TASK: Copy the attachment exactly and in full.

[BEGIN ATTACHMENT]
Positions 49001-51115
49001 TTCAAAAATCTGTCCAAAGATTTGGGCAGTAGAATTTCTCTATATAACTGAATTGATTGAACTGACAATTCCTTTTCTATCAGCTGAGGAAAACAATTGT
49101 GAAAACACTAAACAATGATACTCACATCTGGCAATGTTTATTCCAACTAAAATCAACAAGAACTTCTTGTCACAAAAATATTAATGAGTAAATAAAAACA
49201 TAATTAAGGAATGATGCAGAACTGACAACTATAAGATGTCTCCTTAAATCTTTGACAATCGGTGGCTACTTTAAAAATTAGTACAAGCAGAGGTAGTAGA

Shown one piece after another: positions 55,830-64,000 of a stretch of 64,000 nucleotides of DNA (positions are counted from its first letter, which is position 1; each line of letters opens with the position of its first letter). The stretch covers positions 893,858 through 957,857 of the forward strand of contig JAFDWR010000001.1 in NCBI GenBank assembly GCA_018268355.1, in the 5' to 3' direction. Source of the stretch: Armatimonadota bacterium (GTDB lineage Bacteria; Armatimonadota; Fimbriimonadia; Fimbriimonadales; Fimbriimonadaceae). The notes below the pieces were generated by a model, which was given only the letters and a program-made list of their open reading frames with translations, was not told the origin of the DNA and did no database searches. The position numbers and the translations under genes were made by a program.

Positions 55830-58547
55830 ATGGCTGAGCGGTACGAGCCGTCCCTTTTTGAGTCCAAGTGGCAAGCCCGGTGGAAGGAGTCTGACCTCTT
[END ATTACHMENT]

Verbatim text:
Positions 49001-51115
49001 TTCAAAAATCTGTCCAAAGATTTGGGCAGTAGAATTTCTCTATATAACTGAATTGATTGAACTGACAATTCCTTTTCTATCAGCTGAGGAAAACAATTGT
49101 GAAAACACTAAACAATGATACTCACATCTGGCAATGTTTATTCCAACTAAAATCAACAAGAACTTCTTGTCACAAAAATATTAATGAGTAAATAAAAACA
49201 TAATTAAGGAATGATGCAGAACTGACAACTATAAGATGTCTCCTTAAATCTTTGACAATCGGTGGCTACTTTAAAAATTAGTACAAGCAGAGGTAGTAGA

Shown one piece after another: positions 55,830-64,000 of a stretch of 64,000 nucleotides of DNA (positions are counted from its first letter, which is position 1; each line of letters opens with the position of its first letter). The stretch covers positions 893,858 through 957,857 of the forward strand of contig JAFDWR010000001.1 in NCBI GenBank assembly GCA_018268355.1, in the 5' to 3' direction. Source of the stretch: Armatimonadota bacterium (GTDB lineage Bacteria; Armatimonadota; Fimbriimonadia; Fimbriimonadales; Fimbriimonadaceae). The notes below the pieces were generated by a model, which was given only the letters and a program-made list of their open reading frames with translations, was not told the origin of the DNA and did no database searches. The position numbers and the translations under genes were made by a program.

Positions 55830-58547
55830 ATGGCTGAGCGGTACGAGCCGTCCCTTTTTGAGTCCAAGTGGCAAGCCCGGTGGAAGGAGTCTGACCTCTT